‘Winning strategy’ achieves little in fight against Islamic State
Coalition of 24 nations against Islamic State puts brave face on divisions in Paris
US deputy secretary of state Antony J Blinken gives a joint press conference following a meeting with foreign affairs members of the anti-Islamic State coalition in Paris on Tuesday. Photograph: AFP Photo/ Stephane De Sakutin
Despite ample evidence to the contrary, Washington continues to insist that the coalition fighting Islamic State is pursuing what US deputy secretary of state Anthony Blinken has called a “winning strategy”.
Blinken spoke yesterday at the end of a conference of 24 countries and organisations that have joined the coalition. It was their third such meeting since last September.
On May 20, IS seized the Syrian town of Palmyra. According to the journalist and former hostage Nicolas Hénin, author of Jihad Academy, IS is poised to conquer Deir ez-Zor, where Bashar al-Assad’s regime has its last oil wells; the coastal city of Lattakia; and the half of Aleppo still held by Assad’s troops.
Until it seized the Iraqi city of Mosul one year ago, the group was little known outside the region. It now holds one-third of Iraq and half of Syria. Its “caliphate” covers 300,000km.
Participants at yesterday’s conference vowed to retake Ramadi quickly. A similar pledge to retake Mosul was never fulfilled.
Washington maintains 3,000 military advisers in Iraq and has carried out 4,100 airstrikes against IS since last August. “This will be a long campaign, but we will succeed if we remain united, determined and focused,” Blinken said.
In fact, the coalition against IS is deeply divided and suffers from the absence of a coherent strategy.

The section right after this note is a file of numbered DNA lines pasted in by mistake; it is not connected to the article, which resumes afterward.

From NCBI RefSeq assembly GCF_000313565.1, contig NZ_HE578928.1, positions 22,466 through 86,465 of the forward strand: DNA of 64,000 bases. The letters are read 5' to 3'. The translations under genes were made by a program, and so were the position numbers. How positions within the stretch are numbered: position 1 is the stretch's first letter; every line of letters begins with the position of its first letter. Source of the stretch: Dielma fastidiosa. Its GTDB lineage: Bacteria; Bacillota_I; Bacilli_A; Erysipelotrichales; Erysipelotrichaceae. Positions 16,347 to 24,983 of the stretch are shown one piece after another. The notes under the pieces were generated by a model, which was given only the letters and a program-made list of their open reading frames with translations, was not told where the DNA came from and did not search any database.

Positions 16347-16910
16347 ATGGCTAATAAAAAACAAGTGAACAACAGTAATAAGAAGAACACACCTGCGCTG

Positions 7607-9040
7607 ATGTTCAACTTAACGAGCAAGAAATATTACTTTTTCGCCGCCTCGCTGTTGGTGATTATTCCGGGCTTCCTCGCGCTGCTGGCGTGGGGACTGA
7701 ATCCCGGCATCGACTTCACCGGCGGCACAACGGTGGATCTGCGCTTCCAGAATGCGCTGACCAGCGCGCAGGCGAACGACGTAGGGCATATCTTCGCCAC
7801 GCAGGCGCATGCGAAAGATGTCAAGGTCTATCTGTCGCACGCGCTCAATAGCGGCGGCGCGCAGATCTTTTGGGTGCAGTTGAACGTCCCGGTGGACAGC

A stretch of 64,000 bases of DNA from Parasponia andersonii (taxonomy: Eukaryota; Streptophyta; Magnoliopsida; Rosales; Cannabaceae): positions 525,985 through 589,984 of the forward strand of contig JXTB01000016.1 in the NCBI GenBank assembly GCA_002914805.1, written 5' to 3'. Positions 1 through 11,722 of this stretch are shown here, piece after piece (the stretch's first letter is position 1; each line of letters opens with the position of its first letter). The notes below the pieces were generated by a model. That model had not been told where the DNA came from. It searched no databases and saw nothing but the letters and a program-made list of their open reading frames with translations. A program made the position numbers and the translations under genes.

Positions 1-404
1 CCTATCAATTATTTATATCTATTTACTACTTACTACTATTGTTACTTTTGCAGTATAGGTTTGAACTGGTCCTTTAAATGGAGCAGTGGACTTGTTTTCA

French officials still reproach Washington for backing down on the threat to bomb Assad’s regime after it used chemical weapons in 2013. Had the West attacked Assad then, Paris believes, the “moderate” Islamist opposition could have defeated Assad. The “Free Syrian Army” were subsequently sidelined by IS and al-Nosra Front, which is part of al-Qaeda.
Washington believes the ineffectiveness of the Iraqi army, which it has spent billions of dollars training, is the fault of Iraq’s last two Shia Muslim prime ministers, who denied Sunnis a role in government and the security forces.
The inhabitants of Sunni regions often tacitly or overtly support IS. The government has refused to allow Sunni refugees from the fighting to enter Baghdad, or to return to their homes in towns such as Tikrit when they were retaken from IS.
The US, France and others maintain the fiction that Iraq and Syria remain nation-states, and that their warring Shia, Sunni, Alawite and Kurdish factions can be brought together. Western governments have utterly failed to address what is in essence a world war between Shia Islam, led by Iran, and Sunni Islam, represented by Saudi Arabia.
After the fall of Ramadi, US defence secretary Ashton Carter complained that Shia Iraqi troops “just showed no will to fight” for the Sunni city. “The fall of Ramadi confirms a reality that the West refuses to accept: the Iraqi army is a myth,” Hénin wrote in Le Monde.
Iraqi prime minister Haider al-Abadi claims the US has provided inadequate intelligence, air support and weapons. Blinken promised yesterday that the US will supply anti-tank missiles to counter the suicide truck bombs used with deadly effect by IS.
On Monday, a suicide attack on a police base in Anbar province killed at least 45 people. Fifteen Iranian military advisers may have been among the dead, the BBC reported.
Jihadists for IS
Abadi says the rest of the world is at fault for allowing jihadists to travel to Iraq and Syria to join IS. A recent UN report said that 25,000 fighters from 100 countries have done so.
The Iraqi leader said he received commitments at the conference that foreign countries will do more to stop the fighters, and to staunch the trade in petrol and antiquities which IS uses to finance itself.
Iran, which has committed revolutionary guards on the side of the Iraqi army, was not invited to the conference. Some members of the coalition see Iran as an enemy; others believe its support is essential if IS is to be vanquished.